I gave my love a rock, and she gave me ashes. It was enough to turn me off of rocks for a while, but I’ve always had a soft spot for them, and this weekend at Whitefish Point I fell in love with them again. What appeared to be a sand beach gave way to rocks at the edge of the water. I was simply keeping an eye on the boys while enjoying the water horizon and mild temperature when the rocks started to call to me. Initially it was just a single rock that stuck out from the others, all the more brilliant for being wet. While holding and admiring it, others appeared to me, equally beautiful and distinct. Before long I found myself filling my pockets, then I had to run to the car to get a larger container. After a bit, the boys started heading for the car, but I could barely pull myself away. There kept being one more rock that wanted my attention. I wanted to scoop up pounds of them to go through later, and discard the ones I didn’t love, but that goes against my initial rule of rock collecting, that it is a selective process, that I take only those that really speak to me.
In honor of this weekend, and my return to rocks, or their return to me (whichever is more accurate), I would like to call attention to my two favorite poems about rocks, two works that seem to capture the essence of stone: “Rock Said” by Jeanne Marie Beaumont, from her book Curious Conduct (BOA) and “The Encyclopedia of Stones: A Pastoral” by James Richardson, from Interglacial: New and Selected Poems & Aphorisms (Ausable). Beaumont’s poem is a right-justified monologue in the voice of a rock, or perhaps more accurately, it is a series of one-line monologues, each a single sentence. The right justification creates a sense of stillness that seems absolutely perfect for a rock’s voice, a rock that is not only perceptive, but often quite funny. Richardson’s poem is lengthy, 63 separate sections, each a small meditation or pensee. They are written in the third-person plural, but they seem kin to Beaumont’s first-person speaker. In both cases, the poets have created a stillness, a sense of calm. These rocks are, perhaps above all else, observers. They have a far different perspective on time than humans do, and they use that to gently point out our foibles. The rocks in both poems are humble and funny, good companions.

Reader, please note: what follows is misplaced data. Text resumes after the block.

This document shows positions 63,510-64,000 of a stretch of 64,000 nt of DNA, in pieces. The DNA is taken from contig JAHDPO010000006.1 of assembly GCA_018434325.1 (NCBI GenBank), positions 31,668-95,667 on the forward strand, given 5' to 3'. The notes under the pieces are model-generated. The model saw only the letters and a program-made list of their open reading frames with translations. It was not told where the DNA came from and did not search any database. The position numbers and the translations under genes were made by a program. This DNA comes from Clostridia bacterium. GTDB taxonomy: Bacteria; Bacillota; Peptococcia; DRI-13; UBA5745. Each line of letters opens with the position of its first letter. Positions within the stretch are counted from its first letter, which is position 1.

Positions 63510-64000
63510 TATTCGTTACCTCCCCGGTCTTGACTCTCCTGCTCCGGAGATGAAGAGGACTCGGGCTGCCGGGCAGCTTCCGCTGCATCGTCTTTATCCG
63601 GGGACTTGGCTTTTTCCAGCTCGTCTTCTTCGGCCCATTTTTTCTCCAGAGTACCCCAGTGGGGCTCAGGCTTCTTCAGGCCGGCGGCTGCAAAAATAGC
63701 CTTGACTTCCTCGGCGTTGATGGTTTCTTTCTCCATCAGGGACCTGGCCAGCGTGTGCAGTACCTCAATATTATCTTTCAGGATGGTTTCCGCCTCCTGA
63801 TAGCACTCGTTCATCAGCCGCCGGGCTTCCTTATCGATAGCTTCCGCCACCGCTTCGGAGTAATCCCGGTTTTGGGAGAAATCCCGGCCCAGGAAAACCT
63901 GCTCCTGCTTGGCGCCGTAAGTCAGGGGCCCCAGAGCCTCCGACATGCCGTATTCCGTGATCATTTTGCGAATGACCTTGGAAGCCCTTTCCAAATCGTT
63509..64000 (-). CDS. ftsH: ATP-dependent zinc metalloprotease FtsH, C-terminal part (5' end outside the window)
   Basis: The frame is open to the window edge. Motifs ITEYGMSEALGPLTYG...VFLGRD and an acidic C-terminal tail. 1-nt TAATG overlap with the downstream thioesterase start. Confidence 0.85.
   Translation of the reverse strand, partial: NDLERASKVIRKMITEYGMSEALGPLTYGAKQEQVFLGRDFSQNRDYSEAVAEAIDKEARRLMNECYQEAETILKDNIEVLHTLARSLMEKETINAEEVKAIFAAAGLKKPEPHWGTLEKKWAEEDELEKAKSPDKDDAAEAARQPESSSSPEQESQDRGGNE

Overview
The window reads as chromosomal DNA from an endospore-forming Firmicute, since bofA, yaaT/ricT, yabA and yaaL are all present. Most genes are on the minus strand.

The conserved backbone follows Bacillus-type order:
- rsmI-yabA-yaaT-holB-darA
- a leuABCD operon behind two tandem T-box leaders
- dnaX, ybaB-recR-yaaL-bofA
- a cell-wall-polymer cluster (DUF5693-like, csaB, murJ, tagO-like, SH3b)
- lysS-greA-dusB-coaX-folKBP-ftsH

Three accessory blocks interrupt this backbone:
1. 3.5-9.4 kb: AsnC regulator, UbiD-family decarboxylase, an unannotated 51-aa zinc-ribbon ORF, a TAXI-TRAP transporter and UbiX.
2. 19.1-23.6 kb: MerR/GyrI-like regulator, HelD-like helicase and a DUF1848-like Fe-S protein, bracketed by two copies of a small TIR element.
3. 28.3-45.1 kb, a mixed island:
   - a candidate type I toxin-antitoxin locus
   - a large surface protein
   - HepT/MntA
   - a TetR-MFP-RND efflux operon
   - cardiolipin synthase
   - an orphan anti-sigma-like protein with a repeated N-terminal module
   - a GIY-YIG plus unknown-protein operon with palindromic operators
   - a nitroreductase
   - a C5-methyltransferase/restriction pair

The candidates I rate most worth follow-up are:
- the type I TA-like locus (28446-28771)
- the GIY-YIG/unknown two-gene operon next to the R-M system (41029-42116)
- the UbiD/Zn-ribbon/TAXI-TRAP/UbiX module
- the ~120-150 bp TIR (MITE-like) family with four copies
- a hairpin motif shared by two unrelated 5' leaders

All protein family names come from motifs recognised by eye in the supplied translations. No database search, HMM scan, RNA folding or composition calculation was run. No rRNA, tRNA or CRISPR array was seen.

Though I am not nuts about either of these books in their entirety, each of them includes pleasures beyond the rock poems as well. Curious Conduct has a list poem composed entirely of questions called “Afraid So” that is worth rereading, and Interglacial contains 16 ½ pages of aphorisms that are a delight.